JPost editorial tells Europe how to deal with Muslim women

Jerusalem Post: Rejecting the burka

As Muslims it’s been our recent experience that many of the voices raised loudest against Muslims in the west have connections to Israel, particularly in the United States but also in the UK; they include radical Zionists, secular Jews who like to police which types of Muslims the left, in particular, associates with, and Christian Zionists. Now, it’s the turn of the Jerusalem Post to basically tell the west how to deal with its Muslims: the “burka” cannot be tolerated because it is supposedly misogynistic, because it “undermines social cohesion”, and because it’s a security and crime risk. Do we really need them to tell us how to manage our own security?

In Israel, the problem is complicated by a small group of Jews who have decided that their women have to wear what they are calling a “burka” as well. There are said to be groups of Christians who adopt modes of dress nowadays associated with Islam, particularly in the USA, also. The problem is that Muslims, and for that matter Haredi Jews, living in the west do not attempt to impose their way of life on everyone else. When you travel through one of their districts in Jerusalem, the buses are segregated with men at the front and the women at the back. I have never heard of such things happening in London or any city in the Midlands or the North of England where there are areas with, if not a majority, then certainly a distinct Muslim character. (There is nowhere in London that has a Jewish majority, although the presence of Haredi Jews in places like Stamford Hill is certainly substantial.)

Their article clearly reveals their ignorance about Islam itself: they state that the niqaab, or “burka” as they insist on calling it, “is worn in more extremist Muslim traditions as part of a conscientious adherence to hijab”, before moving onto the issue of the “zealot sect” of Jews which has adopted it. Having come across a number of women who wear niqaab in my time as a Muslim, I can safely say that most are not extremists. It’s true that there are one or two groups whose members can be more reliably counted on to wear niqaab than others, but even this does not make them a threat to anyone, even if they tend to keep to their own kind. They are groups that can best be compared to the Plymouth Brethren, Jehovah’s Witnesses or some of the Haredi Jews, all of which keep themselves isolated (far more than any Muslim group does) and cause no great distress to society.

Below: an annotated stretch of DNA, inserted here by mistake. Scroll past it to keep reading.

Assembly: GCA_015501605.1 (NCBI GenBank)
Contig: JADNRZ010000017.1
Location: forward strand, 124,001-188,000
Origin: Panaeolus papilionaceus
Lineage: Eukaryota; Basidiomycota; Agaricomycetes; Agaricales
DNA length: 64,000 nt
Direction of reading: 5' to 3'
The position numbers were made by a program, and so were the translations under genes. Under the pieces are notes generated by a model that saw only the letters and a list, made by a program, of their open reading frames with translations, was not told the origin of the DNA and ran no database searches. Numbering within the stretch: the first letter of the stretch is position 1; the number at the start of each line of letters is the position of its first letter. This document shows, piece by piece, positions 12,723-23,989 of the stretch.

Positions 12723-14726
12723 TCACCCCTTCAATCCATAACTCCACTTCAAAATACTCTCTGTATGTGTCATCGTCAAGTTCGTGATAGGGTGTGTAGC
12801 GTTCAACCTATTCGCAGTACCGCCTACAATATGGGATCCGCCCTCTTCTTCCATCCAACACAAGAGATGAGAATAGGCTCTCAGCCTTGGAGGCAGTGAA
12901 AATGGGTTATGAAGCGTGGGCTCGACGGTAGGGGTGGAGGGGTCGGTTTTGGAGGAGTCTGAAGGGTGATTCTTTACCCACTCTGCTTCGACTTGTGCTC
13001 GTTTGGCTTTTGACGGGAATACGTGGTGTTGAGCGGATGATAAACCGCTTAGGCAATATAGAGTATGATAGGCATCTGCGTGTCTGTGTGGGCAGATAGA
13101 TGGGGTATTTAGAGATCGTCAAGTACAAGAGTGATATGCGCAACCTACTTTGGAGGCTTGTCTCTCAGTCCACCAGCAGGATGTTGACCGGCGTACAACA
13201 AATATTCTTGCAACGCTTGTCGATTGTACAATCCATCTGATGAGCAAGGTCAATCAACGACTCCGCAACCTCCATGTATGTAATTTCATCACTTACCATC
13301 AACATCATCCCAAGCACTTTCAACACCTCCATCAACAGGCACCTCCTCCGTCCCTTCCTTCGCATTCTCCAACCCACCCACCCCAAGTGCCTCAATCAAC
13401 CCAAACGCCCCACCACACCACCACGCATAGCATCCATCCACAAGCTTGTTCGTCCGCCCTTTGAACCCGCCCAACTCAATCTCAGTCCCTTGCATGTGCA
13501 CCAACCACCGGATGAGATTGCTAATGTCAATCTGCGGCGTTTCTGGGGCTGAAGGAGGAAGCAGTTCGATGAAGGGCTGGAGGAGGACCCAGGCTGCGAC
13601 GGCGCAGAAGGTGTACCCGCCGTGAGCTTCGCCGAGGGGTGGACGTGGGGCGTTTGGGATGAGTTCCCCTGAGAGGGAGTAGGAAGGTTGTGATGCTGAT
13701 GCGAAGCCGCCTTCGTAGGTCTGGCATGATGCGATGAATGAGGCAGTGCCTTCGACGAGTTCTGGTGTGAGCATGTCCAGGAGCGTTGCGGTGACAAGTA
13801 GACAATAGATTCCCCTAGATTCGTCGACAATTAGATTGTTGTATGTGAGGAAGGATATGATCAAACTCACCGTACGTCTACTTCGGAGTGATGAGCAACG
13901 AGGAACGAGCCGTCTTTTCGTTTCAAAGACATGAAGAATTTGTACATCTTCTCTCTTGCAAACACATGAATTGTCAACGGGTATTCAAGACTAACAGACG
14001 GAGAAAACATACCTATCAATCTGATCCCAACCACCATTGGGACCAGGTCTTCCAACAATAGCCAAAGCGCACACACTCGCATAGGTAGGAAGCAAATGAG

The editorial claims,

But while the objectification of women is wrong, it cannot be compared to the brutal erasing of their very presence. The burka deviates so radically from accepted Western norms that it cannot be permitted under the pretext of freedom of religious expression, just as full nudity can’t. That’s why the vast majority of moderate Muslims oppose the burka.

The niqaab does not “erase their very presence”; in my observation, many (though not all) combine the niqaab with overclothes which do not totally erase their femininity, much less their presence, and are often nicely decorated abayas and coloured scarves rather than single-coloured “tents”. Muslims did not come here on the condition that they obeyed western “norms”, only local laws, and generally laws do not enforce norms but forbid harms. As for “moderate Muslims”, if what is meant by this is the Melanie Phillips definition (which, judging by the talk of “social cohesion”, is what is meant) of Muslims who are pro-Israel, perhaps this is true! But no Muslim can fail to respect women who wear the niqaab because its religious merit is well-established.

They continue:

The burka also undermines social cohesion. Women who wear the burka in Western countries send out a strongly anti-integrationist message. It is part of a wider rejection of Western values by radical Islamists who insist on full communal autonomy and the official recognition of Sharia law, including the imposition of the niqab (full veiling of the female face), and sometimes the right to perform female genital mutilation.

Here we see them thrashing about looking for connections where there are none. The majority of Muslims in the UK are from north India, Pakistan and Bangladesh, where the vast majority of women are not circumcised and never have been. It is just not an issue with them; it is an issue with Somalis and other Africans (not all of them Muslims). The niqaab has nothing to do with “radical Islamists” but with women who regard it as part of perfecting their religion, most of them not at all influenced by “radical Islamists”. Not all of the women associated with the radicals wear niqaab; before al-Muhajiroun became what it is today, it was rare to see women in niqaab at functions they organised. Mostly they wore the normal hijaab with a long dress coat. However, it is more common to find women in niqaab (and men in traditional attire) in areas where they feel safe doing so, meaning areas where Muslims are numerous.